Deer industry pioneer Sir Tim Wallis, who has died at the age of 85, will be remembered as one the sector’s foremost entrepreneurs.
His keenness to hunt deer led to the establishment of a venison business in the early 1960s.
Then, harnessing his deep passion for aviation, he launched a new era for the industry when he hired a helicopter and a pilot to recover deer from the Wanaka area.
This was the beginning of heli deer capture, with a large wild population of deer providing a ready source of stock.
Wallis bought his first helicopter in 1965 and learnt to fly it.
By 1970 more than 60 helicopters were being used for shooting and deer recovery for deer farming, prompting the formation of the New Zealand Deer Farmers Association in 1975 with 25 founding members, of whom Wallis was one.
The first deer auction was held on his property in 1977. Prices for the 383 animals sold ranged from $750 for mature stags to $250 for weaner stags. Six-month-old weaner hinds fetched $550.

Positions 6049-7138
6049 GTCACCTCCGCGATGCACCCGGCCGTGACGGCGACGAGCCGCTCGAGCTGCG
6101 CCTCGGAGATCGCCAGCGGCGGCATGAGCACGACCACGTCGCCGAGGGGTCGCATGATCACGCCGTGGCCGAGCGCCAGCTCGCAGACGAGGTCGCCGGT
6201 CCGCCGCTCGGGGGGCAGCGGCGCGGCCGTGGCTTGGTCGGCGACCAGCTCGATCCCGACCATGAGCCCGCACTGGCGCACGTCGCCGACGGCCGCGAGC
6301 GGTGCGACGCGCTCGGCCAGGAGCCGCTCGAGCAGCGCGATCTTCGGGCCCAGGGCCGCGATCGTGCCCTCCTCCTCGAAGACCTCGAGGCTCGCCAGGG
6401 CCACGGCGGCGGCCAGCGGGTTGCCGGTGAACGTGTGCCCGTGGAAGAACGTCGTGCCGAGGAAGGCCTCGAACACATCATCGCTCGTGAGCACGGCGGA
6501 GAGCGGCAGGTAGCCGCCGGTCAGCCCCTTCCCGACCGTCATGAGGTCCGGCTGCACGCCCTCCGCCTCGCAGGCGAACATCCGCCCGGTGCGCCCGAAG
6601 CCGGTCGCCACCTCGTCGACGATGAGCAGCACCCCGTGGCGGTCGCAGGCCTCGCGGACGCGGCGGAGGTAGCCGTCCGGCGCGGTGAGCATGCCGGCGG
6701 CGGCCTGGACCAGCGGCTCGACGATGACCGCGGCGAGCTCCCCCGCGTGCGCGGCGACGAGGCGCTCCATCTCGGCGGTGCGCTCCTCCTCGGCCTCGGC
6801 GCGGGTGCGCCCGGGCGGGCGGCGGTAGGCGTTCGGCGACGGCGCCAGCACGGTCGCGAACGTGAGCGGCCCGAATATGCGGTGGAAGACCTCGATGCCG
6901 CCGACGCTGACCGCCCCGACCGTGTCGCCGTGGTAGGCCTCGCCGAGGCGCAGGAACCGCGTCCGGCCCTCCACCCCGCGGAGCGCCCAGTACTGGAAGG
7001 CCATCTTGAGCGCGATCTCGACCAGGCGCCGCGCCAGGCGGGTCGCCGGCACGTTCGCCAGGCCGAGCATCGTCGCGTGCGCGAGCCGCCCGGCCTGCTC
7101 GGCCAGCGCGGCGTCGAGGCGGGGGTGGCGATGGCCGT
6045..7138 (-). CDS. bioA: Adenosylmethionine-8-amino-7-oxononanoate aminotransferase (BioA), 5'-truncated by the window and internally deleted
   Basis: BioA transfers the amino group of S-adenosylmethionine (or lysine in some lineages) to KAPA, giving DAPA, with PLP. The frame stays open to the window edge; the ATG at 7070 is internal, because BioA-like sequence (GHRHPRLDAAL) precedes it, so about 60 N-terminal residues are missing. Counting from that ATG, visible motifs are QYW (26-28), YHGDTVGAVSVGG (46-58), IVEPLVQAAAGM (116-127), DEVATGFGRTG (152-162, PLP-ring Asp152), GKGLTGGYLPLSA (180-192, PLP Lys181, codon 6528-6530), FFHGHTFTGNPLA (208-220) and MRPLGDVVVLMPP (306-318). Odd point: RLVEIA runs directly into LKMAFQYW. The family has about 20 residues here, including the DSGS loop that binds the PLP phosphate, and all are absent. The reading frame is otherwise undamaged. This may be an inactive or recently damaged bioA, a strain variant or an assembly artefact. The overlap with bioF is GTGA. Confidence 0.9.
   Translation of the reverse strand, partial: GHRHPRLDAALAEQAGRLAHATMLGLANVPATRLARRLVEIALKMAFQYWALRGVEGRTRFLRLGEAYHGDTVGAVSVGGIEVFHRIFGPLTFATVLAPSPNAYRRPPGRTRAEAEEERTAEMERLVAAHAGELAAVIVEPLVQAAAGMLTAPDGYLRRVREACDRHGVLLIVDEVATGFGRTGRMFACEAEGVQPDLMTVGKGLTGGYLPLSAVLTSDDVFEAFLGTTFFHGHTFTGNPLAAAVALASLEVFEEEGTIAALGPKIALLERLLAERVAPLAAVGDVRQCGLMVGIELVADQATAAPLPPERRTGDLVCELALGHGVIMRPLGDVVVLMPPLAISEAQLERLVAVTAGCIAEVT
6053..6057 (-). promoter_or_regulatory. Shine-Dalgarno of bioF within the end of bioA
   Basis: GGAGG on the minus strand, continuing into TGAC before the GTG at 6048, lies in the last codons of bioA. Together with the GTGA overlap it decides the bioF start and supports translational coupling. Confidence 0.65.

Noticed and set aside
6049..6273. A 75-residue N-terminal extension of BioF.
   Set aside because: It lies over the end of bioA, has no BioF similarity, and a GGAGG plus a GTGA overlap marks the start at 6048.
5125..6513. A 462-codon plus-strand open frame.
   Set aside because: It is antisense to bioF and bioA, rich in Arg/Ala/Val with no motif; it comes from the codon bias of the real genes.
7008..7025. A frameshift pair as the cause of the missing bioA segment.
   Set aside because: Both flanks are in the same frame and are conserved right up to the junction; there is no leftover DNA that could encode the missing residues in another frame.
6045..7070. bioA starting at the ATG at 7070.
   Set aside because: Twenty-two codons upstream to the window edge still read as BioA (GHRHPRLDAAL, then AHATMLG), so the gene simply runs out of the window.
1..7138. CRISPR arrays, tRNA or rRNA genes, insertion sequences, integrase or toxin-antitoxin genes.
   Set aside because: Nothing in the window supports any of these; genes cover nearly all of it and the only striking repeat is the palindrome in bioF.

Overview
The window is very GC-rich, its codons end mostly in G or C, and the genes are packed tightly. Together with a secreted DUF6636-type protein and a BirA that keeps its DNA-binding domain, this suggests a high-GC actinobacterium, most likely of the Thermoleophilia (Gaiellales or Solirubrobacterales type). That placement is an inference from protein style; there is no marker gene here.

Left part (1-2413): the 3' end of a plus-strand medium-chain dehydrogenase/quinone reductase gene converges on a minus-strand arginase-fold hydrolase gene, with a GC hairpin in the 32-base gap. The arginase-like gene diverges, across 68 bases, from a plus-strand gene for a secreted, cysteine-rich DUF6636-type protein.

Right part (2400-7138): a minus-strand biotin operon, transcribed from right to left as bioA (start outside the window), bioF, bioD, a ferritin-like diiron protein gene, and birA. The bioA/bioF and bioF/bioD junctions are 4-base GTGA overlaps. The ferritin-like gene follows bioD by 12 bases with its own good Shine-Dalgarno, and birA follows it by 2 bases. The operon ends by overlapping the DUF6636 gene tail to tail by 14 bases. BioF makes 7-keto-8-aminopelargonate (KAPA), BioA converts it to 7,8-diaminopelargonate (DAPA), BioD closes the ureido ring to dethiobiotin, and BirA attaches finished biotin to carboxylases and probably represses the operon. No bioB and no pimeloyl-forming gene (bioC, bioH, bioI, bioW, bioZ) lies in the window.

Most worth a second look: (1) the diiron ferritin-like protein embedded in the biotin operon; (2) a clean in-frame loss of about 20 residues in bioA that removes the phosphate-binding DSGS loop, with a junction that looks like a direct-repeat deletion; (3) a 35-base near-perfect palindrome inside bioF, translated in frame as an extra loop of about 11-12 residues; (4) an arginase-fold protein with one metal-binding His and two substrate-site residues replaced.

In 2005 more than 1.7 million deer were being farmed in NZ, compared with 5.1 million dairy cows, almost 40 million sheep and 2.8 million beef cattle.
NZ led the world in deer farming, both in its technology and its relative contribution to the national economy. The Wallis family has owned and operated Wanaka-based Alpine Helicopters and Minaret Station for 55 years, and Wallis, who survived 15 air crashes in his lifetime, founded the Warbirds over Wanaka Airshow in 1988.
Known as a humble man who kept his feet on the ground, Wallis was knighted for his service to deer farming exports and the community in 1994.
He passed away at his home in Wanaka, surrounded by family and with a helicopter parked outside his window.